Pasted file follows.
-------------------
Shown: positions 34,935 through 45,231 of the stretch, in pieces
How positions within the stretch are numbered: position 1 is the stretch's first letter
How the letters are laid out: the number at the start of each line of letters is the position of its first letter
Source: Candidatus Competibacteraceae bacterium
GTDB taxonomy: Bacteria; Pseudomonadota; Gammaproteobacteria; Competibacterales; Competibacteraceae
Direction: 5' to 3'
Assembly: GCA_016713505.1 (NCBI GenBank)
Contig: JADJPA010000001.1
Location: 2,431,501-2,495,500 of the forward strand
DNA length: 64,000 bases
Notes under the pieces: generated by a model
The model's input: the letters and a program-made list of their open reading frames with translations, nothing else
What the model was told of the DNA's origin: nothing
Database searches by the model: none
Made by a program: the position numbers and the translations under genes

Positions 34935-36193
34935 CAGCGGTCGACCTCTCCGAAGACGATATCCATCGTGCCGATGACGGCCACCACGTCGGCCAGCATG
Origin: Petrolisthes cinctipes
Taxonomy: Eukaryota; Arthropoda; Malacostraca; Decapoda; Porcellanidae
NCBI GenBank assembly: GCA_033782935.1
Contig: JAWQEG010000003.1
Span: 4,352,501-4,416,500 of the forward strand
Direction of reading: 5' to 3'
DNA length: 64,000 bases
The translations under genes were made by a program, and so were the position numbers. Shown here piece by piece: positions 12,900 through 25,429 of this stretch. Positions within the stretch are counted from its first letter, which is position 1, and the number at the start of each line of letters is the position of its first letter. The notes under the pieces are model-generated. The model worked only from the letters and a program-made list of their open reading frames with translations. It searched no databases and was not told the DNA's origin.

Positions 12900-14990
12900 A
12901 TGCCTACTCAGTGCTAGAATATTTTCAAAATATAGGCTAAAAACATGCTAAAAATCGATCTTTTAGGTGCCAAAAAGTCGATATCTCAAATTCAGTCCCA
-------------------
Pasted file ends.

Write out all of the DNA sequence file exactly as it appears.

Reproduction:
Shown: positions 34,935 through 45,231 of the stretch, in pieces
How positions within the stretch are numbered: position 1 is the stretch's first letter
How the letters are laid out: the number at the start of each line of letters is the position of its first letter
Source: Candidatus Competibacteraceae bacterium
GTDB taxonomy: Bacteria; Pseudomonadota; Gammaproteobacteria; Competibacterales; Competibacteraceae
Direction: 5' to 3'
Assembly: GCA_016713505.1 (NCBI GenBank)
Contig: JADJPA010000001.1
Location: 2,431,501-2,495,500 of the forward strand
DNA length: 64,000 bases
Notes under the pieces: generated by a model
The model's input: the letters and a program-made list of their open reading frames with translations, nothing else
What the model was told of the DNA's origin: nothing
Database searches by the model: none
Made by a program: the position numbers and the translations under genes

Positions 34935-36193
34935 CAGCGGTCGACCTCTCCGAAGACGATATCCATCGTGCCGATGACGGCCACCACGTCGGCCAGCATG
Origin: Petrolisthes cinctipes
Taxonomy: Eukaryota; Arthropoda; Malacostraca; Decapoda; Porcellanidae
NCBI GenBank assembly: GCA_033782935.1
Contig: JAWQEG010000003.1
Span: 4,352,501-4,416,500 of the forward strand
Direction of reading: 5' to 3'
DNA length: 64,000 bases
The translations under genes were made by a program, and so were the position numbers. Shown here piece by piece: positions 12,900 through 25,429 of this stretch. Positions within the stretch are counted from its first letter, which is position 1, and the number at the start of each line of letters is the position of its first letter. The notes under the pieces are model-generated. The model worked only from the letters and a program-made list of their open reading frames with translations. It searched no databases and was not told the DNA's origin.

Positions 12900-14990
12900 A
12901 TGCCTACTCAGTGCTAGAATATTTTCAAAATATAGGCTAAAAACATGCTAAAAATCGATCTTTTAGGTGCCAAAAAGTCGATATCTCAAATTCAGTCCCA